Music industry people had never seen bands like these before, nor were they familiar with synths in general, so no one really knew what to call these types of groups. Should they be called synth pop, new wave, synth wave, electro punk? Synth pop, to my knowledge, was the prevailing term of synth-based bands at the time. Synthwave, as we now know it, was still at this time more of a loose concept than a formal term, and embodied the more experimental aspects of synth pop.
Here is the group, Yazoo (AKA Yaz), with their hit, “Only You”, written by synth master Vince Clarke. Undoubtedly synth pop.
The bands themselves didn’t always refer to themselves by any such label, ie. “synth pop”, or anything else at the time.That said, once the term synth pop had caught on, bands realized they could benefit by billing themselves as such, and so they did later on, once the term had been firmly entrenched in mass culture as a whole.
Many of these synth-based acts, while reaching their peak in the 1980’s, still started their careers in the 1970’s, when synthesizers were becoming more accessible to musicians by virtue of slightly lower prices at music stores.
What Is Synthwave Now Vs Then?
The relatively “new” breed of synthwave music is not really referring to the old guard of acts who once embodied the genre like Depeche Mode, and the rest. Synthwave (no space this time) began in the early 2000’s, and, like the synth pop of old, certain tracks were instrumental only, while others feature vocals prominently. This has never been the deciding feature of the genre.
Let’s kick this section off with some Mitch Murder and his classic track, “Remember When”, which flashes back to the ’80’s and some of the great nostalgic memories from movies of that time including E.T., the Karate Kid, the Breakfast Club, and more.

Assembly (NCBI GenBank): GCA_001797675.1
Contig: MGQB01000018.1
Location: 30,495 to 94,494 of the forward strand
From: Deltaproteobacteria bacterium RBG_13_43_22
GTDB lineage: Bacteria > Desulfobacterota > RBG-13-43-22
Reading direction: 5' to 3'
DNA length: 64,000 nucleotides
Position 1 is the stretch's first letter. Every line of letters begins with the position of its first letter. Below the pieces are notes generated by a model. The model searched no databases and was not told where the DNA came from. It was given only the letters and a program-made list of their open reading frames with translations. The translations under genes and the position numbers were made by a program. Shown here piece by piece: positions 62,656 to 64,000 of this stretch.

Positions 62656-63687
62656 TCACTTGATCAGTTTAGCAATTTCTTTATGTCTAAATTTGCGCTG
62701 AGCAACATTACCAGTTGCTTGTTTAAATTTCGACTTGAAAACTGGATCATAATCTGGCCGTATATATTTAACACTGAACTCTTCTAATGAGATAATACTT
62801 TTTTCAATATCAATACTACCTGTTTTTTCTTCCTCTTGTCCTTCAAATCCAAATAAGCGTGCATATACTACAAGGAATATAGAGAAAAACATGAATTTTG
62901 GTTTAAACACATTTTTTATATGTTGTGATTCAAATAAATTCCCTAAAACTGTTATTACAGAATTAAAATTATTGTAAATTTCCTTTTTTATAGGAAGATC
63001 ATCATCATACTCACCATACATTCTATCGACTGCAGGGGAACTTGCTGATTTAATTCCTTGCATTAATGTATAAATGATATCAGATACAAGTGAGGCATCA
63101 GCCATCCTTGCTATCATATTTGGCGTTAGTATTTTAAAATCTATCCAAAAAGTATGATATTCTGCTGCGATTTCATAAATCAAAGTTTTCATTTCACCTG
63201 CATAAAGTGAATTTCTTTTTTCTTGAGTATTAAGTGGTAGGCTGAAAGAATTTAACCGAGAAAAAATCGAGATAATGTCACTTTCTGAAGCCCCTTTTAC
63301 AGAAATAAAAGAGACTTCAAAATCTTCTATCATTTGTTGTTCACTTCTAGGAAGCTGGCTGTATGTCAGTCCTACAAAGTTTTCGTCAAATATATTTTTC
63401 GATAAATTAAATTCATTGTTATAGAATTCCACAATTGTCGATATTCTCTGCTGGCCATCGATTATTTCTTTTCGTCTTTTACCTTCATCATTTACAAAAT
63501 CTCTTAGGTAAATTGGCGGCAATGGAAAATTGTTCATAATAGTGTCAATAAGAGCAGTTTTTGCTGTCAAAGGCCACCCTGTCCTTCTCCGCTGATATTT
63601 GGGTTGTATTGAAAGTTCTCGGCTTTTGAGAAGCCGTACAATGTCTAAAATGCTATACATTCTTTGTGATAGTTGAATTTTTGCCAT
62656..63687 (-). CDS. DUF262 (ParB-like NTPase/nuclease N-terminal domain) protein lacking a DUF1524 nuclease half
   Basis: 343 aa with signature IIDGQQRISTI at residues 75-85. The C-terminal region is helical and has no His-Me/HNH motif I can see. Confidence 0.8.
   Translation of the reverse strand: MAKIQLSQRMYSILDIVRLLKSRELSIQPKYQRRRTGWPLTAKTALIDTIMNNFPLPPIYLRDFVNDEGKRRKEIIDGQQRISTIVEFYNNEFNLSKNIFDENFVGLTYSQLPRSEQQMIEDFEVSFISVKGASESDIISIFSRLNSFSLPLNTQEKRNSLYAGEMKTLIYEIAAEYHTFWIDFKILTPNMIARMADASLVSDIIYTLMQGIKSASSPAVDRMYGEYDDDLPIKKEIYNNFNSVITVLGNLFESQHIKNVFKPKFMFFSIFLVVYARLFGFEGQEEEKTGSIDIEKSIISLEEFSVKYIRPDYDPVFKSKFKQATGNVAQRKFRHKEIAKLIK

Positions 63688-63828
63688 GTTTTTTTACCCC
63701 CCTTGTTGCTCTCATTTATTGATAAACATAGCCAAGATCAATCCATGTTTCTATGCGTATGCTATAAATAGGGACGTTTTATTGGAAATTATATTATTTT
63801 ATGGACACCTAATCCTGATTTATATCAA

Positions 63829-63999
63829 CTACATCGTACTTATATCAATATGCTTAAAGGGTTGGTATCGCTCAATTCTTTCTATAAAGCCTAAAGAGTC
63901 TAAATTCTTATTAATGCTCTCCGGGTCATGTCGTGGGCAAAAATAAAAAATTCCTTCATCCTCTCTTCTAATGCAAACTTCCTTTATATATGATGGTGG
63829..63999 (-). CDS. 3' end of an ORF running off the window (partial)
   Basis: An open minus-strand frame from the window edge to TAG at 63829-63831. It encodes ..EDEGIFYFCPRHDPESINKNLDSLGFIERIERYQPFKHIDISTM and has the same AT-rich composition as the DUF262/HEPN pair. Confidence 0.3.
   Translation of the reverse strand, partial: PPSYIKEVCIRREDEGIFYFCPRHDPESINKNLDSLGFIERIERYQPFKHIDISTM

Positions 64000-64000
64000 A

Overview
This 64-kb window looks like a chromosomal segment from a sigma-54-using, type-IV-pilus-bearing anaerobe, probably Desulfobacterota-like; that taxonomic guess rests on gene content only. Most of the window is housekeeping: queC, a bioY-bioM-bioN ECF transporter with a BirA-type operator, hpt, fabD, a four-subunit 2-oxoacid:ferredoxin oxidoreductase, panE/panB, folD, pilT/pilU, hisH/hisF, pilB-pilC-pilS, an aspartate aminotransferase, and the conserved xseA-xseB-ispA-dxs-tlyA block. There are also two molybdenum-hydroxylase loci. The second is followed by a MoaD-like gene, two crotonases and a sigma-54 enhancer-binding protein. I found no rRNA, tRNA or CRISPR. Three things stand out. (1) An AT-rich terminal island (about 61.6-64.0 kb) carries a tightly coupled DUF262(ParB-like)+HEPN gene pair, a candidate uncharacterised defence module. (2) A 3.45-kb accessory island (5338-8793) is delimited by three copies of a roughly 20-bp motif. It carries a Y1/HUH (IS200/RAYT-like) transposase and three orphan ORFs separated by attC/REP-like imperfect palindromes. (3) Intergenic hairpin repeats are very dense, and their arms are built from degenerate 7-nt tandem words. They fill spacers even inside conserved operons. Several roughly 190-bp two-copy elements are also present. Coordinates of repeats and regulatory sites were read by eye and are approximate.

Modern synthwave, while it does sometimes target mainstream listeners, generally is more of an underground self-aware type of affair, with only a select group of listeners who care about old movies, video games, and synth pop caring about very much.
That said, while its crowd is currently somewhat selective, I think it is also fair to say that synthwave has elements that appear in all forms of modern popular music in terms of radio hits nowadays, because most radio hits love to incorporate synths more now than ever into their song arrangements. Still, this type of music would now be considered electropop, not synthwave.
Regardless of which demographic it is aimed at, this new form of the genre takes everything that happened in the 70’s, 80’s, and 90’s, including video games, movie soundtracks by famed directors like John Hughes and John Carpenter, and, of course, the original bands that inspired the name (pop, experimental, or otherwise), and mash it into one glorious cocktail of sounds to give us what is the essence of “synthwave” now.
Let’s have a listen to the track Ghost Dancers Slay Together, by Perturbator, which definitely throws back to some serious old school vibes featuring a dystopian cyberpunk aesthetic.